Abstract 52: The Heart of the Matter: Cardiac Arrest and Public Health Information on Twitter
Background: Despite the increasing use of social media, little is known about how it is used to communicate health-related information. Twitter's 300 million users communicate a variety of information via their “tweets” (140 character messages). We sought to characterize the cardiac arrest specific information being shared.
Methods: A Twitter search engine was used to identify tweets published April 19-May 19 2011 with keywords: “cardiac arrest, CPR, AED, resuscitation, heart arrest, and defib.” A 1% sample of tweets was reviewed independently by three study investigators to characterize content. Tweets were then categorized as relating to cardiac arrest (personal sharing/ information sharing), CPR or AED (personal sharing/ information sharing), health education/news media, or unrelated to resuscitation (e.g., jokes, miscellaneous).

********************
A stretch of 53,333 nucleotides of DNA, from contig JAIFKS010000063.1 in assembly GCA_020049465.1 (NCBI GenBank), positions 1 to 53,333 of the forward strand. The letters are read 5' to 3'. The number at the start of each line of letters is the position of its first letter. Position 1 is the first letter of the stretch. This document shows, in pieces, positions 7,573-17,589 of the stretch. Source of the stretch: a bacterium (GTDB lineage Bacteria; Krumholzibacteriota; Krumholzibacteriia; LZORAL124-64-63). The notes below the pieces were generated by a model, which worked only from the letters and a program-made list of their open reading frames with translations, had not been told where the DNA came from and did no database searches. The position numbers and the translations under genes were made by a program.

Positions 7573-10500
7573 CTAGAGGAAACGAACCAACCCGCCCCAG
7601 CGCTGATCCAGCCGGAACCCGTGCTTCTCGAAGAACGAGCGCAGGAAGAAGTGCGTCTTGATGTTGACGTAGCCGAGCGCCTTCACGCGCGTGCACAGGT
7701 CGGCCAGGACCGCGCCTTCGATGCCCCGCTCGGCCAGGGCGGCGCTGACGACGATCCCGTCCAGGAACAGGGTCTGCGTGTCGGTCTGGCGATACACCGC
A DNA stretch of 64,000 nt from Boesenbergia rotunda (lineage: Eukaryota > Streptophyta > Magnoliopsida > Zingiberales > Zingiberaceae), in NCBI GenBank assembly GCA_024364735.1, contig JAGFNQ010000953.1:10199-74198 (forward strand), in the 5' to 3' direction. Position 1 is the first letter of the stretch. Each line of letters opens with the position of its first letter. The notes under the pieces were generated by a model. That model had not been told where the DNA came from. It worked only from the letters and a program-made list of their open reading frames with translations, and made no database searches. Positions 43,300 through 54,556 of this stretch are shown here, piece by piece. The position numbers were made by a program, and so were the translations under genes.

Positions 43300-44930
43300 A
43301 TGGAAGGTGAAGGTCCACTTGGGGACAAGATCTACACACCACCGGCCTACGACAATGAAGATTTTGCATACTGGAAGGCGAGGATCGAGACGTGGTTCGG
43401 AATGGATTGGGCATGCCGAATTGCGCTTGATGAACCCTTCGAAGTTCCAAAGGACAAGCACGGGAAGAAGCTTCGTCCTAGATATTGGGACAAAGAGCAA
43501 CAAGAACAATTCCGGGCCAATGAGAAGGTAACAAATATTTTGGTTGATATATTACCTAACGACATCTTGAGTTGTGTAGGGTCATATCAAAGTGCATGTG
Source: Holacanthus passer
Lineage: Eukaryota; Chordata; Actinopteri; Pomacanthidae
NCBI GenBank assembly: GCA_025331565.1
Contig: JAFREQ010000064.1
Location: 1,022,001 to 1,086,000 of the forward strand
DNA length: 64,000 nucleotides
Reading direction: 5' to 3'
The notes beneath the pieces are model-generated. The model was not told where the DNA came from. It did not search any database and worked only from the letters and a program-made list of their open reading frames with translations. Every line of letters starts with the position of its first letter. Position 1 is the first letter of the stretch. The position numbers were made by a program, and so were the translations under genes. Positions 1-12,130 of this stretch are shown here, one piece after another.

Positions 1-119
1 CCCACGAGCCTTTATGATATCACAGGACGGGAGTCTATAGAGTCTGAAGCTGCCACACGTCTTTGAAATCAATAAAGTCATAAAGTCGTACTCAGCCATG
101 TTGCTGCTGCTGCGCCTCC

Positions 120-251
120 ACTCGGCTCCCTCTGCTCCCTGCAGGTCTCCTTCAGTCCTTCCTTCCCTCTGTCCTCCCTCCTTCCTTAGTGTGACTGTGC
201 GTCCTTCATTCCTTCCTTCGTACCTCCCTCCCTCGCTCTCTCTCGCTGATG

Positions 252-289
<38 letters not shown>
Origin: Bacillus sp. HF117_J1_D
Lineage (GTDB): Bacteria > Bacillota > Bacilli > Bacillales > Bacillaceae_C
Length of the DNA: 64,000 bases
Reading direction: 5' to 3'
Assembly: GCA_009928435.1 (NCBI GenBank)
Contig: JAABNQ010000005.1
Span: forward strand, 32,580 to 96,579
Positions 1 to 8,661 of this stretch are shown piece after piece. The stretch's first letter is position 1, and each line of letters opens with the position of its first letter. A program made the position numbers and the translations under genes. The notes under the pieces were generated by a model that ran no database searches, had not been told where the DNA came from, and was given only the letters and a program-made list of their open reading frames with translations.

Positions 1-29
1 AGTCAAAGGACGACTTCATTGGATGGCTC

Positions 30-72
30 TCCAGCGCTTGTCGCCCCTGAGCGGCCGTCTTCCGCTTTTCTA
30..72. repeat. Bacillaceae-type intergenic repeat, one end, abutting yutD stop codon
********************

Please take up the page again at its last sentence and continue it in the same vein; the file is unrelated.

Results: Of 61,053 analyzed tweets, 25% (15,324) included cardiac arrest specific information, (i.e. not miscellaneous). Of this cohort: 14% of tweets referenced cardiac arrest events, 29% referenced CPR performance/AED use, and 57% included cardiac arrest related health education/news media references or links. Of tweets referencing cardiac arrest events (n=2,172), 5% represented personal sharing (e.g. “when I or a family member/friend/ had a cardiac arrest”) and 9% represented information sharing (e.g. arrest location, interventions, guidelines). Of tweets referencing CPR performance or AED use (n=4,465), 23% represented personal sharing (e.g. actual or classroom provision of CPR/AED, likes/dislikes regarding CPR/AED courses) and 6% represented information sharing (e.g., observation of CPR delivery or AED use, commentary regarding hands-only CPR). Tweets (n=8,687) regarding resuscitation specific education or news articles included content such as: advocacy group events, CPR/AED training events, heart health surveys, and reports of celebrities, athletes, and young adults affected by cardiac arrest.
Conclusion: Cardiac arrest related information is discussed on Twitter in a variety of categories, with unique opportunities for healthcare provider information sharing, therapeutic intervention guidance (e.g., CPR/AED provision, therapeutic hypothermia), and medical education.
- © 2011 by American Heart Association, Inc.